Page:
7. Blue Cross/Blue Shield Insurance
  • Leslie AmentLeslie Ament

    Leslie Ament, Senior Vice President and Principal Analyst at Hypatia Research Group is a customer intelligence management thought-leader and industry analyst who focuses on the business value of technology in regards to how organizations capture, manage, analyze and apply actionable customer insight to improve customer management techniques, reduce operating expenses and to accelerate corporate growth. Her research and advisory services include: Customer Analytics & Interaction, Advanced Analytics, Business Intelligence and Big Data Analytics, Social Media Intelligence/Text Analytics, CRM, Digital Marketing Automation, Customer Data Management/Data Quality and Governance, Risk & Compliance.

    Editor's Note: More articles and resources are available in Leslie Ament's BeyeNETWORK Expert Channel on Customer Analytics & Insight. Be sure to visit today!

  • Sue HildrethSue Hildreth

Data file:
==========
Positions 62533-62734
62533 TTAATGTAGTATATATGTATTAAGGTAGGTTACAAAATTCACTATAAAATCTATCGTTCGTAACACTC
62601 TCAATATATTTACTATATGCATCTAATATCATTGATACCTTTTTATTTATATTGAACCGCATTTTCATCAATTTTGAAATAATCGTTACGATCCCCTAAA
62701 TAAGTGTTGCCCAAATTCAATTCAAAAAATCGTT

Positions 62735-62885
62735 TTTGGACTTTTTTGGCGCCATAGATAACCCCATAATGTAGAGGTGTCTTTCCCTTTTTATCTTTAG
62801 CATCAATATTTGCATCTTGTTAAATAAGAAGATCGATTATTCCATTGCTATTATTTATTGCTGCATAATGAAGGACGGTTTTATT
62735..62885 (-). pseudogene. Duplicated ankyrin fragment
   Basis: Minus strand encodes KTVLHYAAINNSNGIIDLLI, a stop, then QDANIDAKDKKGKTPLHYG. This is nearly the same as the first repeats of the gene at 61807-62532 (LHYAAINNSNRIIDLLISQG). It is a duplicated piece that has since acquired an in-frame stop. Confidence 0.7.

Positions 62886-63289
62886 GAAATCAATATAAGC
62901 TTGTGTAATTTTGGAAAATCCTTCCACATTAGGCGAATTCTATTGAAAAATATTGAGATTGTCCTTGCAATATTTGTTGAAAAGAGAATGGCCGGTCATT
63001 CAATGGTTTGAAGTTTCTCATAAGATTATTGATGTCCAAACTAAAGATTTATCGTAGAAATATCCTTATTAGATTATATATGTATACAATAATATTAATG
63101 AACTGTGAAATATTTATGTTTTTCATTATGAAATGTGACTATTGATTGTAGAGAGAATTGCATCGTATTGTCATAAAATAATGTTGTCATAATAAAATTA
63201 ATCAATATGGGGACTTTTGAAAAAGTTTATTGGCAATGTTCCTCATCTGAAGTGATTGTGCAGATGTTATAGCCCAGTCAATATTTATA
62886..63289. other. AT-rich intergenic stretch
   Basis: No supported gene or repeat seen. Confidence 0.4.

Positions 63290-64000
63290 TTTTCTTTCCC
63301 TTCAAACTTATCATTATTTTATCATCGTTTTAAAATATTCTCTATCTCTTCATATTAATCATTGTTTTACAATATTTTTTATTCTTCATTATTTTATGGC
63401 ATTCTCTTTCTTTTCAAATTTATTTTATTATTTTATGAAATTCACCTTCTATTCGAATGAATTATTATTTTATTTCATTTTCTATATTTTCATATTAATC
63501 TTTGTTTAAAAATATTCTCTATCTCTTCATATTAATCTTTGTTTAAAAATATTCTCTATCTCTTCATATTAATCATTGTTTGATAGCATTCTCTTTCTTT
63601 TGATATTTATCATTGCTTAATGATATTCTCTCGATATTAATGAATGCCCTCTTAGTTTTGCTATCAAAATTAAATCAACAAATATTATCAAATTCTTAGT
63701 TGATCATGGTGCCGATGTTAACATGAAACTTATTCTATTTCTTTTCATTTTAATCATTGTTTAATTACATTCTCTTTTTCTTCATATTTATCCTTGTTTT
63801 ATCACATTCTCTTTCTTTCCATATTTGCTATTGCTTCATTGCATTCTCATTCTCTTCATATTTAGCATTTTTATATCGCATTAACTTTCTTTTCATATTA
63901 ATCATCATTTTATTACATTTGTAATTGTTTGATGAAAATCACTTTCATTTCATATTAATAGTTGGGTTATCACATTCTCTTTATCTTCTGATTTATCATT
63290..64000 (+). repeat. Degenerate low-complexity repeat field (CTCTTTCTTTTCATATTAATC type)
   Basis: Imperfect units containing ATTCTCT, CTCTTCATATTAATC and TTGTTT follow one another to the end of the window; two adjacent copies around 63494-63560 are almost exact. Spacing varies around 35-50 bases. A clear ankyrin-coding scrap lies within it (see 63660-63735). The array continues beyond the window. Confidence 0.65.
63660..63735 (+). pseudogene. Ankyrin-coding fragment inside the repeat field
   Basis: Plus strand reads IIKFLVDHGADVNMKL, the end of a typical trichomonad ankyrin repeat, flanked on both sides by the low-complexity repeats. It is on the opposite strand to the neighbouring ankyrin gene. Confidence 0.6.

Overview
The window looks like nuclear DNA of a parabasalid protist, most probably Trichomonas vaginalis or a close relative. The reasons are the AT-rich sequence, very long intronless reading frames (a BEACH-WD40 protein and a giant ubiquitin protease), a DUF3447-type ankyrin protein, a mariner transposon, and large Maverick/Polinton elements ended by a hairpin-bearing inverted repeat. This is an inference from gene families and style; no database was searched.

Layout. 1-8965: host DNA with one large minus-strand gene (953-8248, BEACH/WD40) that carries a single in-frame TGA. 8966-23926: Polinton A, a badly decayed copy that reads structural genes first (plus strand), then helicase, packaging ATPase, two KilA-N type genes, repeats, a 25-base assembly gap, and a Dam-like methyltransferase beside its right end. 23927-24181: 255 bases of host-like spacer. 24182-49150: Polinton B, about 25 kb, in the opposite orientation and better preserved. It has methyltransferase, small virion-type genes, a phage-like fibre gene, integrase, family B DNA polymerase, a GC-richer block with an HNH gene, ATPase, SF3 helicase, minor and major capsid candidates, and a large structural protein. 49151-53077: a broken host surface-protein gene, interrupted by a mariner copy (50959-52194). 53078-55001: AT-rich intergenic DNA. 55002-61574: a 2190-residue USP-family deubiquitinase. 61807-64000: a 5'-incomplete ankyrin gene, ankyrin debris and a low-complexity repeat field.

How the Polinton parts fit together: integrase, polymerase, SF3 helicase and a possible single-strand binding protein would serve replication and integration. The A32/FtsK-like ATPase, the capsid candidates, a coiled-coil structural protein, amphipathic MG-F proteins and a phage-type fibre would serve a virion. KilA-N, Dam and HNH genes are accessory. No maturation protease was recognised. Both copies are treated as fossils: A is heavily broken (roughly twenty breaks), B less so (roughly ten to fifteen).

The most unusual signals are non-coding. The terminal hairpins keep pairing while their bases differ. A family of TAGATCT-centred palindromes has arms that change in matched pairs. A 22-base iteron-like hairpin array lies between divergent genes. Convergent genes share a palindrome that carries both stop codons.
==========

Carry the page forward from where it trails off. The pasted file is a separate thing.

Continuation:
Sue is Senior Analyst and Research Editor for Hypatia Research, and she has been writing for the computer industry since 1986, starting as new products editor for Cahners Business Computer Systems magazine. Subsequent roles have included executive editor for ebizQ, an online publication covering e-business integration trends; staff editor for Computer Publishing Group's WebServer Online and Server/Workstation Expert magazines; and editor of Software Success, a business newsletter for software executives. Sue's work has appeared in numerous industry publications such as Computerworld, Processor, SearchSecurity.com, SearchCRM.com, SearchSMB.com InformIT.com and Dice.com. Her coverage areas encompass enterprise software trends and technologies with specific emphasis on CRM, mobile solutions, enterprise search, e-commerce and content management. She is co-author of Hypatia's "Benchmarking Social Community Investments & ROI: Best Practices & Vendor GalaxyTM Rankings," "Business Intelligence in the Healthcare Industries" and "What Healthcare Professionals Should Know About ARRA and Electronic Medical Records Selection.